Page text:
As a lifelong Ibanez nerd the rst thing I checked out was the new Steve Vai Universe series in commemoration of the 25th anniversary of his Passion & Warfare album. Each of the three models is swirl-painted in a different colour scheme. They ain’t cheap… other cool Ibanez stuff included the revived Talman line with Strat and Tele-style pickup con gurations and some new mini pedals (an analog delay, chorus and Super Metal distortion). At SD we launched the Catalina Dynamic Chorus (which responds to how hard or soft you play) and the Palladium Gain Stage preamp/dirt-box. After checking those out I zipped over to Ormsby to get my paws on the HypeGTR (reviewed in this issue). I checked in with Perry Ormsby every day to see what the response was like and it seems to me that you’ll be hearing and seeing a lot of Ormsby Guitars this year.
Then I zipped up to ESP and Schecter to see their latest, including ESP’s enviable collection of Exhibition Limited guitars and Schecter’s new Wylde Audio line with Zakk Wylde. Zakk previewed these guitars a year ago but they’re now ready to go and they play and look great. Schecter also showcased new signature models for Keith Merrow, Wes Hauch, Nikki Stringfield and Jeff Loomis. And among ESP’s creations were a pair of Exhibition Limited Eclipses with Gretsch-like appointments that had to be seen to be believed. Hopefully this design will lter down into ESP’s regular line someday.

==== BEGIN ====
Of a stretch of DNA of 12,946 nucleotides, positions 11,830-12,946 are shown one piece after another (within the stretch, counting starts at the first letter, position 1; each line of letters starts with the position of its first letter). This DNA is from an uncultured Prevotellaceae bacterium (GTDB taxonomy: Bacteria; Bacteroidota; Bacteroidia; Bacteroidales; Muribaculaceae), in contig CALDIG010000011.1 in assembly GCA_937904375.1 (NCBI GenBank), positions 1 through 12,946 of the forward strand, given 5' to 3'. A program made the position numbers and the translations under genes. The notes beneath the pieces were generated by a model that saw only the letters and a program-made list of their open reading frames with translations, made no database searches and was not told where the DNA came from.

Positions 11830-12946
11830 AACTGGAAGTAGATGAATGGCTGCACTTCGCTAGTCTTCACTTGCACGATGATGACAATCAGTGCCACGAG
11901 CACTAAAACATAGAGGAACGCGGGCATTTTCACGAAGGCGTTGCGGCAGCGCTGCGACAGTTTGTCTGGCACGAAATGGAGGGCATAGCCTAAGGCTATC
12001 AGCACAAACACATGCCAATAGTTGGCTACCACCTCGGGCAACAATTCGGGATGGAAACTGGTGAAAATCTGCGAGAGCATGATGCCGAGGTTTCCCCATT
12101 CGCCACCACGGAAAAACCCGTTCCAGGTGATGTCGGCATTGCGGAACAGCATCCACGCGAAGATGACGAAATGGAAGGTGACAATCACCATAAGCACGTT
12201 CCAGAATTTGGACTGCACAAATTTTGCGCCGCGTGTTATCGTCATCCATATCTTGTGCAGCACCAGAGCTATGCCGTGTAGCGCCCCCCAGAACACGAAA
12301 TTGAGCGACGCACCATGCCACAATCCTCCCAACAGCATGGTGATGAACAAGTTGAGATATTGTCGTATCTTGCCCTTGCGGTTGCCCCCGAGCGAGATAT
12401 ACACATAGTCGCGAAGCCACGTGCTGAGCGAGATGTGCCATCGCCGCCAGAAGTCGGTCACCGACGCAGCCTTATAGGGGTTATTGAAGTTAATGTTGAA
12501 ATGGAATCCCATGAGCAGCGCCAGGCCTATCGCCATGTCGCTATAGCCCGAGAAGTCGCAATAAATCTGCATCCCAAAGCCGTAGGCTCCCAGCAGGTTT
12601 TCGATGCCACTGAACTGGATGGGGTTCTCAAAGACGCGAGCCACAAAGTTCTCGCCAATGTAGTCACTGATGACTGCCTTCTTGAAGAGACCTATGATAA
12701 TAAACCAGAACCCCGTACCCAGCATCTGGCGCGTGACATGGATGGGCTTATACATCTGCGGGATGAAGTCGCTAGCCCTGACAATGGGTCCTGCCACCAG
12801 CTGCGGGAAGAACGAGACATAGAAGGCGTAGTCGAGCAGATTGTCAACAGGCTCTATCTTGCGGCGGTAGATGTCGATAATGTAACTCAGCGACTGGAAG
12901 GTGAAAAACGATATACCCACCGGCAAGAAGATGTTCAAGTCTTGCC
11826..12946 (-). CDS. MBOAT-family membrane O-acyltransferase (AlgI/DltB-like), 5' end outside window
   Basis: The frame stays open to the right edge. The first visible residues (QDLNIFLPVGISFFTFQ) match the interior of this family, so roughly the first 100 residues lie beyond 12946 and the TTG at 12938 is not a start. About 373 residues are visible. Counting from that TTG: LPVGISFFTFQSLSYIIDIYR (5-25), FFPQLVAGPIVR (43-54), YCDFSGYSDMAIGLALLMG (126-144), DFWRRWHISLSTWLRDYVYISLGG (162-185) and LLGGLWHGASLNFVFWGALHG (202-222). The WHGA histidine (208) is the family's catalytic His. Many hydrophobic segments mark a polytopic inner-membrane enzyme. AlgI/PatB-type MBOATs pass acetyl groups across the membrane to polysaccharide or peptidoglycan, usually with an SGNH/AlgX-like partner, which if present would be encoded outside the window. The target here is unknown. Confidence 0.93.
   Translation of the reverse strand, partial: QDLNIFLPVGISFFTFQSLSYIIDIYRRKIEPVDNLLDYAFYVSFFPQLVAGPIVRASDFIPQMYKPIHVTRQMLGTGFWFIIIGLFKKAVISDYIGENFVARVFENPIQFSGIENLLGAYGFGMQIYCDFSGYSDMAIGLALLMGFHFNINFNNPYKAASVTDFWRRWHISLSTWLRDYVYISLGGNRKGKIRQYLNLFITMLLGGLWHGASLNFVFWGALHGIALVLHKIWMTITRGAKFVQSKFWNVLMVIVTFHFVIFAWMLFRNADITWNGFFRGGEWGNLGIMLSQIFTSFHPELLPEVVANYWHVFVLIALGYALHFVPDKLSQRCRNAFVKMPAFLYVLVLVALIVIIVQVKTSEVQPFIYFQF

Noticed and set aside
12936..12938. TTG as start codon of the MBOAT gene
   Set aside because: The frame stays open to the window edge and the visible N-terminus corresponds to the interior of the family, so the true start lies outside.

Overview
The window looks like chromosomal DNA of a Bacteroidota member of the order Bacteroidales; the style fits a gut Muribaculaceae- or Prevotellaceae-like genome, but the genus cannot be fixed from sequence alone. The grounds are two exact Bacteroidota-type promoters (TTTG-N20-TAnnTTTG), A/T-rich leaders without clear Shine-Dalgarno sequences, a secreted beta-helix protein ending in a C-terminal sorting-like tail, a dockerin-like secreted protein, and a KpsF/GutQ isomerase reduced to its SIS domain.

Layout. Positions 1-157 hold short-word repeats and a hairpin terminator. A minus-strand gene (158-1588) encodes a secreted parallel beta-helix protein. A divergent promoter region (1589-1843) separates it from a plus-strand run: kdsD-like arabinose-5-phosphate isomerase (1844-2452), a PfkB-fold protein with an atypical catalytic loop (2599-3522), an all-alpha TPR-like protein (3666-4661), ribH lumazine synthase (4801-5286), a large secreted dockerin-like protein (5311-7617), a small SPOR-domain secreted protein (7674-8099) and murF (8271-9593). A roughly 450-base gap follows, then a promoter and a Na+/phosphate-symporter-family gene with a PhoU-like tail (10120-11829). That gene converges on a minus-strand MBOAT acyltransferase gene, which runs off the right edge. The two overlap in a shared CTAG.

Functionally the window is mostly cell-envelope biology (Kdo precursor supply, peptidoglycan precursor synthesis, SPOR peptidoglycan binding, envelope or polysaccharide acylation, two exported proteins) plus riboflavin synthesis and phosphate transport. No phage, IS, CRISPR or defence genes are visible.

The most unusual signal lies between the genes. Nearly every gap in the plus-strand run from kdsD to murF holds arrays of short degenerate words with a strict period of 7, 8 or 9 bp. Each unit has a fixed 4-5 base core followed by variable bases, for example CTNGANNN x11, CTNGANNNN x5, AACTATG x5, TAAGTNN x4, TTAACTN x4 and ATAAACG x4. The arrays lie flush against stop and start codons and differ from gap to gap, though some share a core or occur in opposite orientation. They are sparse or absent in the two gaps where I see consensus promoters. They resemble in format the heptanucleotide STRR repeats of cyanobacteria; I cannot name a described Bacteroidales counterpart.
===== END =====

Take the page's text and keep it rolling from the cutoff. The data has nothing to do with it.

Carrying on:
No visit to NAMM is complete without a visit to Taylor, who launched the redesigned 300 and 500 Series models with new tonewoods, unique new models, and within the 500 Series, tone-enhancing bracing.
It was on Friday that the word started to circulate: “Did you notice there are no Parker guitars at US Music Corp?” This is the parent company of Washburn (with lots of great Parallax models on show including new Ola Englund and Michael Sweet models) and Randall Amplifiers (Mike Fortin is no longer with Randall but his designs like the Satan live on), and they’re now not making or promoting Parkers. No official word yet on whether the line is being dropped completely or if the Parker brand will be sold.
Also on Friday I bumped into Devin Townsend (I’ve interviewed him for Mixdown many times), who thrust his new Framus signature guitar prototype into my hands and demanded I play. It sounds great, with triple-mode Fishman Fluence pickups (vintage/modern/single-coil) and cool light-up inlays.
Over at Gibson I checked out the new Les Paul Standard HP with super-speedy neck and G-FORCE tuners, the Epiphone Tony Iommi Limited Edition SG and the exceptional Les Paul Monitor speakers. Gibson’s display was very hands-on, with TASCAM headphone amps set up so everyone could play guitar.
Reverend unveiled a new Billy Corgan signature model with his own new Railhammer pickups. I checked out Marshall’s new CODE series of digital modelling amps which are utterly killer. Back at Seymour Duncan we had Loudness legend Akira Takasaki shredding at our booth, which was mind blowing. I interviewed him afterwards about his pickups and his Killer guitar company. Awesome guy.